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DHLs--observations on feeding

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Posted by: 53kw at Tue Jun 17 14:59:47 2008  [ Report Abuse ] [ Email Message ] [ Show All Posts by 53kw ]  
   

While literature reports that horned lizards, especially the desert species, prey almost exclusively on ants, I am still not convinced they require some nutrient found only in ants, as that is not the way evolution works. It's commonplace for people, including scholars, to fall into the habit of imagining that evolution sees a need and fills it, but this is impossible. Of course, the way evolution really works is when an organism lucks into a mutation AND the mutation happens to have an immediate and substantively beneficial application. Neutral mutations are lost through dilution back into the general gene pool through matings with siblings who are just as successful as the mutated individuals, because the mutation does not confer any profound selective advantage that would enable the mutant to prosper to the extent it outstrips its non-mutant siblings. Negative mutations typically kill the individuals who express them, and that’s the end of that.

The ancestors of horned lizards lucked into a mutation that allowed them to detoxify ant venom, enabling them to exploit an abundant, ubiquitous food source, allowing them to inhabit relatively competition and predator free habitats like very dry deserts.

That said, I’m still reluctant to cut off wild-caught horned lizards from their native prey, and husbandry experience by horned lizard keepers suggests there may be more to ants in the diet than meets the eye. Despite my reservations regarding some magic nutrient found in ants, I’m not ready to risk the health of the animals on my suspicions.

Several weeks ago I located some Desert Horned Lizards in a local pet shop. I asked how long they had been there and what they were eating. I was told the lizards had been in the store for about four months and were eating vitamin dusted crickets with occasional mealworms. This does not seem like a diet likely to sustain health in horned lizards and yet the animals in the shop were bright-eyed, active and well fleshed. I am satisfied that the shop owners were accurate in their claims as to the length of time the lizards had been in the shop.

I asked if they would be willing to test some ideas for me regarding acceptability of local ants as prey items. Instead, they asked me to just take the lizards home and work on them there.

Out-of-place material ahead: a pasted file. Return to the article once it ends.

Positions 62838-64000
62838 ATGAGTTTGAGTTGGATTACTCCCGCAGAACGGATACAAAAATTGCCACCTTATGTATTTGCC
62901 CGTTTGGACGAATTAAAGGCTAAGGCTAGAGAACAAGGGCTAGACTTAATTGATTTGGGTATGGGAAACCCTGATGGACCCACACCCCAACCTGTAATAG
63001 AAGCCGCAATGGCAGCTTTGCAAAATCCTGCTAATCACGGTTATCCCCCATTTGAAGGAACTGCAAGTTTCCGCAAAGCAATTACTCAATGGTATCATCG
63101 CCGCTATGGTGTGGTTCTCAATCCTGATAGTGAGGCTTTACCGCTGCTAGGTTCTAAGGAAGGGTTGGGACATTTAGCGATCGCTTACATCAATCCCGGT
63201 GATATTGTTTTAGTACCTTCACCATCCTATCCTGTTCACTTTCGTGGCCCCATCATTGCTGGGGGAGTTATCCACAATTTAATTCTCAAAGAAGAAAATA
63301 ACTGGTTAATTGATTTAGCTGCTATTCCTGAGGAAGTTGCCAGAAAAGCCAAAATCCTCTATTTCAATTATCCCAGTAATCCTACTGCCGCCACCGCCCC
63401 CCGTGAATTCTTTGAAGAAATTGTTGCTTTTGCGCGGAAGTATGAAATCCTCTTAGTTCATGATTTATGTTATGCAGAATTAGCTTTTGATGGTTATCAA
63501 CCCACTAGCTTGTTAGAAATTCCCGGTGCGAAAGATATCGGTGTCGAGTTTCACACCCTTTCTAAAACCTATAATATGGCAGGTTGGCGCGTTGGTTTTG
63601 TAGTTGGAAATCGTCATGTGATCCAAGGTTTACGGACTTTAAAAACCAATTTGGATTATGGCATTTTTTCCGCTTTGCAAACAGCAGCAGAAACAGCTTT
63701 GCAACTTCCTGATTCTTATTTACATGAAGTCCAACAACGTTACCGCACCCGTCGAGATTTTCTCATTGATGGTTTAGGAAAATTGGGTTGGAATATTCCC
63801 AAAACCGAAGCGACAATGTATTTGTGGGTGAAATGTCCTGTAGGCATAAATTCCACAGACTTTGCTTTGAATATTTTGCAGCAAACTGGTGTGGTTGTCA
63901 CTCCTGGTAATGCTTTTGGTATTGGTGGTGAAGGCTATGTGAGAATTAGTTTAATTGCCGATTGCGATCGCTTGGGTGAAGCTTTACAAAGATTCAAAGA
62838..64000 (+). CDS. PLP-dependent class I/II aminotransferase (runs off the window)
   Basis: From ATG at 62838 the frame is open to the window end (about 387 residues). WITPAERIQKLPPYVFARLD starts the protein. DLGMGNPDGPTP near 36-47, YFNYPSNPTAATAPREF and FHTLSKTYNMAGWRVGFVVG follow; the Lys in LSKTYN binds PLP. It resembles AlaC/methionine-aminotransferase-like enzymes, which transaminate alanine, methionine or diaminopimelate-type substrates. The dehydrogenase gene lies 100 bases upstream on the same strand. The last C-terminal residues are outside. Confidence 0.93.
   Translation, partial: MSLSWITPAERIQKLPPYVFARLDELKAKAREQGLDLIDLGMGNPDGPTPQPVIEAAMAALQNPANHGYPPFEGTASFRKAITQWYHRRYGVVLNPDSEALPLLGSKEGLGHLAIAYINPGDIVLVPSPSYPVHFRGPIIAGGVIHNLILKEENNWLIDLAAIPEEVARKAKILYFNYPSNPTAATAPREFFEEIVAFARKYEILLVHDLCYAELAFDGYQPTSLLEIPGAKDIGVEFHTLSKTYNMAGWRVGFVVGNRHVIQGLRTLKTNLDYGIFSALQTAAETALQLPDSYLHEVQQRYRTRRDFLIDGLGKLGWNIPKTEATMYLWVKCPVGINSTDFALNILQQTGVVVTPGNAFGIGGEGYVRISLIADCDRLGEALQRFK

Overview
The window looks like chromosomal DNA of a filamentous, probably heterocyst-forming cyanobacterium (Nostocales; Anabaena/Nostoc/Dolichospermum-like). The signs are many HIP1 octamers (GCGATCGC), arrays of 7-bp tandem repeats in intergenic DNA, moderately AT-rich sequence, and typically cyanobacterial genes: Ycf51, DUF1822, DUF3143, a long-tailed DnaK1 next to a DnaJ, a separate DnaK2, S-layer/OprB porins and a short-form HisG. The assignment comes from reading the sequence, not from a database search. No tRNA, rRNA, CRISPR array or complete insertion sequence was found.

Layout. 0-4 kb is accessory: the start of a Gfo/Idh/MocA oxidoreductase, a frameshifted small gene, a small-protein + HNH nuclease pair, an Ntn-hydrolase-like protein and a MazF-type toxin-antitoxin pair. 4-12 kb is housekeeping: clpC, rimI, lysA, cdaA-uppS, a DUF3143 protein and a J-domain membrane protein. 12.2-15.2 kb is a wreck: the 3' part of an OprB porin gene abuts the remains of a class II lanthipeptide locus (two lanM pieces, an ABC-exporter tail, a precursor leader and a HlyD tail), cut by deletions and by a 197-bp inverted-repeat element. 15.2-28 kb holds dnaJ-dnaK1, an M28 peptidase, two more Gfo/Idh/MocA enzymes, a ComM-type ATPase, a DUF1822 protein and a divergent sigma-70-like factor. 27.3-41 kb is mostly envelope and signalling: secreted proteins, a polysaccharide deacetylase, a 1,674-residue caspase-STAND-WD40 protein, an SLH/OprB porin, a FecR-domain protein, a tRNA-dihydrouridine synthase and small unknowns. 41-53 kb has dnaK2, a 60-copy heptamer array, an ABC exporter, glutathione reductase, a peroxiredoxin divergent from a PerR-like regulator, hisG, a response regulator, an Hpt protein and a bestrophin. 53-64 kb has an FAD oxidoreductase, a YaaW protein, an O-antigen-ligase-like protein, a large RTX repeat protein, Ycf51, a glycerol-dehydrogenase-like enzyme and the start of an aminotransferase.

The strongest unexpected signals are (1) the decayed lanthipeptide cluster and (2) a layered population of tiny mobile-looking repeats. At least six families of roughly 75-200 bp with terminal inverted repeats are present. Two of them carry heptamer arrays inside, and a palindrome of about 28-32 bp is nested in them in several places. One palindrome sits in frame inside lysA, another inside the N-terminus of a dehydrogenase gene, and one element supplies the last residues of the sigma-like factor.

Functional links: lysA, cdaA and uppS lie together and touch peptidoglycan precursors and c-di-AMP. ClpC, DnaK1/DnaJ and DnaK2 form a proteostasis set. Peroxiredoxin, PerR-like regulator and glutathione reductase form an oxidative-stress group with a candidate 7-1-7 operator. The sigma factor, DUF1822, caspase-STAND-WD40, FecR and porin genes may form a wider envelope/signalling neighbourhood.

These Desert Horned Lizards are likely from southern Nevada. Sherbrooke reports that Desert Horned Lizards in that area prefer to feed on a harvester ant which forages alone. I offered the lizards some carpenter ants, which are very large, black ants, as individual ants and in small groups. I also offered some of the winged reproductive carpenter ants, which are larger still, nearly one-quarter inch long.

At first the lizards showed little interest in the ants, preferring crickets. After a few days, one lizard started eating the ants and little by little two others have followed suit. I find it interesting that they seemed at first to prefer ants which were injured or still sluggish from refrigeration. They even ate dead ants, including rarely eating ants which had been laying on the substrate for hours. I did not notice any preference for such ants, and I suspect the eating of long-dead ants is accidental—a consequence of routine tongue-touching to investigate anything on the ground and subsequent swallowing of the dead ant after it adhered to the lizard’s tongue. Ants which were injured or sluggish were deliberately targeted, however. The lizards also showed a strong interest in the reproductive ants, which as I said, are much larger than worker or soldier ants.

This size-based prey preference is intriguing. While the lizards will sit and wait for an ant to walk in front of them, or wait for an ant to be dropped from forceps to land in front of them, they will pursue reproductive ants and will also pursue crickets as vigorously as whiptail lizards pursue their prey. Perhaps an individual ant is not worth the energy invested in pursuit, but a larger meal like a cricket is. Additionally, because ants walk over literally every millimeter of soil, there is little need to chase them—one will be along soon enough. I had been thinking that wild caught horned lizards in particular might prefer ants since the lizards would have learned the habit of feeding on ants while wild. In that case, the lizards could be expected to show preference for prey the same size, color and activity pattern as an ant, and yet these lizards show a strong preference for larger prey which looks nothing like an ant. Given the choice between simultaneously offered crickets of different sizes, these horned lizards typically attack the largest available prey.